Hakone Sightseeing Cruise

Hakone Sightseeing Cruise ©Odakyu Electric Railway/©JNTO

You can take the boat right across the lake and back, and if you stop at Togendai-ko you can then take the Hakone Ropeway (箱根ロープウェイ), which stops at Owakudani.

Hakone sightseeing cruise route

Hakone sightseeing cruise route

(Image source)

Hakone Ropeway

Hakone Ropeway ©Odakyu Electric Railway/©JNTO

Another reason to visit Hakone is the open-air art. Whilst definitely not in the same league as Naoshima, the Hakone Open Air Museum (箱根彫刻の森美術館) boasts over 100 pieces of art spread out over 70,000 square metres of exhibition grounds. The Museum has a Picasso collection and a Henry Moore collection, as well as work from such world-famous artists as Rodin, Bourdelle, and Miro.

Hakone Open Air Museum

Hakone Open Air Museum

(Image source)

Finally, if you need one more reason to visit Hakone, it was one of the stops on the old Tokaido (東海道). For me, this is reason enough to stop by, as I would love to trace as much of the old road as possible. The Checkpoint that travellers would have had to pass through has been reconstructed, and there is even a small museum there.

10th station : Hakone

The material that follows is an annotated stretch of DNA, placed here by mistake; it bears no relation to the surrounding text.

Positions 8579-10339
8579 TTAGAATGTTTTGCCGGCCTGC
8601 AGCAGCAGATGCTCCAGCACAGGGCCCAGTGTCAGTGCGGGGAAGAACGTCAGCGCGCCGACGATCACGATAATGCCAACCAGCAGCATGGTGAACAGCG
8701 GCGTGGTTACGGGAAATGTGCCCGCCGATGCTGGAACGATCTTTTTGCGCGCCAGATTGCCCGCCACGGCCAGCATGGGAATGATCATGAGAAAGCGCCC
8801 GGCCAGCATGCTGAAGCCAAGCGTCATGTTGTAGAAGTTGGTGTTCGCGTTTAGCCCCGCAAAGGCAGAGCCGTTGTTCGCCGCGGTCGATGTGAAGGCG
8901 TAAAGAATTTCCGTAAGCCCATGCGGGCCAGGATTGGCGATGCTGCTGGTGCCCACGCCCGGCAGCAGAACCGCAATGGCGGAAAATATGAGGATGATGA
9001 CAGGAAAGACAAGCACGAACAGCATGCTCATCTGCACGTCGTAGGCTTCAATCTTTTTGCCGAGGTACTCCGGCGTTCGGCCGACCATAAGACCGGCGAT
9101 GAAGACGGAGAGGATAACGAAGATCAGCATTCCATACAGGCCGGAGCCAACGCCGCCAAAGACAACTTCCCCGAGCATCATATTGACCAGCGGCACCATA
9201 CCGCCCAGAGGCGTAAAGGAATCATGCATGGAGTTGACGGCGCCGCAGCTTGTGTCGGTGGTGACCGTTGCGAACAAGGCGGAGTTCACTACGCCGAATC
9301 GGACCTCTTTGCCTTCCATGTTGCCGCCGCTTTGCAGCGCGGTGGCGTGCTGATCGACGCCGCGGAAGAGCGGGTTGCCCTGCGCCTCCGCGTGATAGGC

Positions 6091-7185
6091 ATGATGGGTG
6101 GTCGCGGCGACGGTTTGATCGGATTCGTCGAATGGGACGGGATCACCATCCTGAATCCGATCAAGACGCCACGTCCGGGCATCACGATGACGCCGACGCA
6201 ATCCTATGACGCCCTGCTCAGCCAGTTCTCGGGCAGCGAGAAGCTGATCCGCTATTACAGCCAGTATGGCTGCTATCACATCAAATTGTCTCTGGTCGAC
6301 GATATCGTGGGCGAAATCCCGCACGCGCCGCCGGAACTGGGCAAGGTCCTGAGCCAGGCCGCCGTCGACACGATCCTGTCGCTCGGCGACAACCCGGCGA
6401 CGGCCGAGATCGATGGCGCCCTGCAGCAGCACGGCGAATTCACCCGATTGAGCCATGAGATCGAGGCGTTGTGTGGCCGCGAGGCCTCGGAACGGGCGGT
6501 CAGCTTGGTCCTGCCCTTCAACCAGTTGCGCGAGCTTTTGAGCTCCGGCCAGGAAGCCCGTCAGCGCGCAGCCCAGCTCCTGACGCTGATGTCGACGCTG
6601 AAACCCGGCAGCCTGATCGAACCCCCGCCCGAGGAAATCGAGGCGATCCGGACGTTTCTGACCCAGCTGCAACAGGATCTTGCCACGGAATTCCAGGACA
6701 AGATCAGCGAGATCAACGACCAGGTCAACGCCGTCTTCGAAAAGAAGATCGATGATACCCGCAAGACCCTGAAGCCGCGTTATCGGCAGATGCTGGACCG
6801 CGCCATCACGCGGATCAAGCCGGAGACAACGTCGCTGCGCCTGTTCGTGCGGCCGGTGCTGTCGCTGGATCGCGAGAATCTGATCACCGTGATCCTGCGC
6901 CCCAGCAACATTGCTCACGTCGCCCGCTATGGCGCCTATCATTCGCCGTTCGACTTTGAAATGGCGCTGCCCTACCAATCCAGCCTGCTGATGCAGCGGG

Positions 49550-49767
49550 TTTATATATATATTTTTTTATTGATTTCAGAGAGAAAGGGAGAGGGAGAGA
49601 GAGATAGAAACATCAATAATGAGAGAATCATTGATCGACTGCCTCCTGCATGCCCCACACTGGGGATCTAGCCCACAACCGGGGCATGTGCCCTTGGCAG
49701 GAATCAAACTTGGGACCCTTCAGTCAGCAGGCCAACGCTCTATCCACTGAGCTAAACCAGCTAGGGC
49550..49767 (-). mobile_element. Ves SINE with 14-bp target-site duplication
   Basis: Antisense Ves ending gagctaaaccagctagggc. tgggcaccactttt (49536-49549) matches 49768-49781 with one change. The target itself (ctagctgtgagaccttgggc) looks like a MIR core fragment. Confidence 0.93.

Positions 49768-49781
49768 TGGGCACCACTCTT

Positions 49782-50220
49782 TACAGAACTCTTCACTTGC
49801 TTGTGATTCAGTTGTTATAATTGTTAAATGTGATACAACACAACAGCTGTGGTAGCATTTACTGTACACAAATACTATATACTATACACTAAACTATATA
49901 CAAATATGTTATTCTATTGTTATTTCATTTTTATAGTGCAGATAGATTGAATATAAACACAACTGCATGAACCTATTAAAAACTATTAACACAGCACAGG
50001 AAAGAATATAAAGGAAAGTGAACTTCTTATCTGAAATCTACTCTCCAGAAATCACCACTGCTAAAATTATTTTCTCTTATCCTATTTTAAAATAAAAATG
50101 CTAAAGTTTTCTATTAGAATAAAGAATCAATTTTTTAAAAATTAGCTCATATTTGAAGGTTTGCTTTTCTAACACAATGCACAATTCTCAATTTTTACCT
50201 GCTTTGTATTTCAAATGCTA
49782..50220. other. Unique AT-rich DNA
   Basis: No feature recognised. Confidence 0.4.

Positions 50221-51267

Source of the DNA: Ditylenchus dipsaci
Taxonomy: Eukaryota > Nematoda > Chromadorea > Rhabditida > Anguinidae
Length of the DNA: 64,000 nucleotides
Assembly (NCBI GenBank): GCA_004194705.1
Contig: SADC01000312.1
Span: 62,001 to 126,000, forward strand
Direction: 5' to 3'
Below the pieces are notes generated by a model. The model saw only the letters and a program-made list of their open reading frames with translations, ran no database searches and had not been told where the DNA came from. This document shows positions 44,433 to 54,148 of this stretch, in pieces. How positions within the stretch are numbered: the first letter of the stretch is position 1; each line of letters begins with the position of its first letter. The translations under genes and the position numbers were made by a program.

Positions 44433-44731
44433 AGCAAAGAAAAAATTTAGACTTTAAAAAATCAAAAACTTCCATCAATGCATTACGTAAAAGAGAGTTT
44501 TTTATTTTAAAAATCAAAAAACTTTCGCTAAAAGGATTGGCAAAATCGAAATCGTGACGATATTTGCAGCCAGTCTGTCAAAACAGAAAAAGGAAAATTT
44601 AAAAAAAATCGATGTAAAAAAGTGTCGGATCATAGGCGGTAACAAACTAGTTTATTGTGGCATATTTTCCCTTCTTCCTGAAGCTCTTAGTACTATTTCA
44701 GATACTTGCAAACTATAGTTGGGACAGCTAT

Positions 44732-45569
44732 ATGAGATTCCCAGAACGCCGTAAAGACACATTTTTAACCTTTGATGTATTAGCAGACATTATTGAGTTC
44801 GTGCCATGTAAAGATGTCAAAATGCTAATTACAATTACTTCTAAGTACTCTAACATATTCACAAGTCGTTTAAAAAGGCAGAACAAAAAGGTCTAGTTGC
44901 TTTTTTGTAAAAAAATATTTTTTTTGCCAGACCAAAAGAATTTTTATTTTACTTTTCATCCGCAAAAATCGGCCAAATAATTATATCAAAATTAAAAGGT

The Fifty-Three Stations of the Tōkaidō (東海道五十三次) by Utagawa Hiroshige (歌川 広重):
10th station: Hakone

(Image source)

You can walk along a part of the old road – about 9km in length – and some of the original stone pavement remains. Along this route is also a reconstructed, family run tea house called Amazake Chaya. You can stop there and try amazake (甘酒), which is a hot, sweet rice wine. This Guardian article describes the ‘last teahouse on the Tokaido’ so beautifully that it makes me really want to go there and see it for myself.

Only 9km of the Old Tokaido Highway remains

Only 9km of the Old Tokaido Highway remains. Photograph: Rebecca Milner

(Image source: Guardian)

When I look at a map now I kick myself for not having visited Hakone whilst living in Japan. I was in a great location to go there, and it would have made an excellent weekend escape. Well, I’ll have to add it to the list for next time!

For more information about visiting Hakone, check out Hakone Navi and Japan Guide.


Next week we’ll start with ひ (hi), so please leave a comment below suggesting a topic for things beginning with ひ. Topics can be anything, as long as they are connected to Japan – food, places, people, characters, whatever you want to hear about! Just remember that the words you suggest must be Japanese words.

I look forward to hearing your suggestions!  (*^_^)v

6 thoughts on “A to Wa of Japan: Week 27

  1. I’ve been to Hakone more than once and in different seasons, but I’ve never seen sunshine nor Mt. Fuji when I was there.
    Nevertheless it’s quite nice there. The black eggs are awesome!
    If you have enough time you shouldn’t take the ropeway, but hike down to the lake. It’s so nice! ^__^

    Lots of tourists all year round, though.

    Suggestions for next week:
    Himeji (*___*)b